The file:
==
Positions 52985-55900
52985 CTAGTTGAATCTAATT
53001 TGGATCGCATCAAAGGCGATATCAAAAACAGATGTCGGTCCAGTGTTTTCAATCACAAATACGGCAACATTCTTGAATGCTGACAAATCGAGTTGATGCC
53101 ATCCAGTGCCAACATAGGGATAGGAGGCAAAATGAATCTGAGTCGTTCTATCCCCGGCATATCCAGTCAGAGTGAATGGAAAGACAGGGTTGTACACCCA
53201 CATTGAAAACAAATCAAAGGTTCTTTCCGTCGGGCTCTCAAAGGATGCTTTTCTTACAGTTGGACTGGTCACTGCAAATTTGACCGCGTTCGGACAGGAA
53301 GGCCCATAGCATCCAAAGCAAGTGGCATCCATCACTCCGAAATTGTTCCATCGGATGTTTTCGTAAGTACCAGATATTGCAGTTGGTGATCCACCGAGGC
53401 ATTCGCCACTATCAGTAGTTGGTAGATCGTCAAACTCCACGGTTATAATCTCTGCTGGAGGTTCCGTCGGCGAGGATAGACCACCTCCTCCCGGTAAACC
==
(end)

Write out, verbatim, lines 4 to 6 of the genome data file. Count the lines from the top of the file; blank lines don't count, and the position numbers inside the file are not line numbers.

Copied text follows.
53101 ATCCAGTGCCAACATAGGGATAGGAGGCAAAATGAATCTGAGTCGTTCTATCCCCGGCATATCCAGTCAGAGTGAATGGAAAGACAGGGTTGTACACCCA
53201 CATTGAAAACAAATCAAAGGTTCTTTCCGTCGGGCTCTCAAAGGATGCTTTTCTTACAGTTGGACTGGTCACTGCAAATTTGACCGCGTTCGGACAGGAA
53301 GGCCCATAGCATCCAAAGCAAGTGGCATCCATCACTCCGAAATTGTTCCATCGGATGTTTTCGTAAGTACCAGATATTGCAGTTGGTGATCCACCGAGGC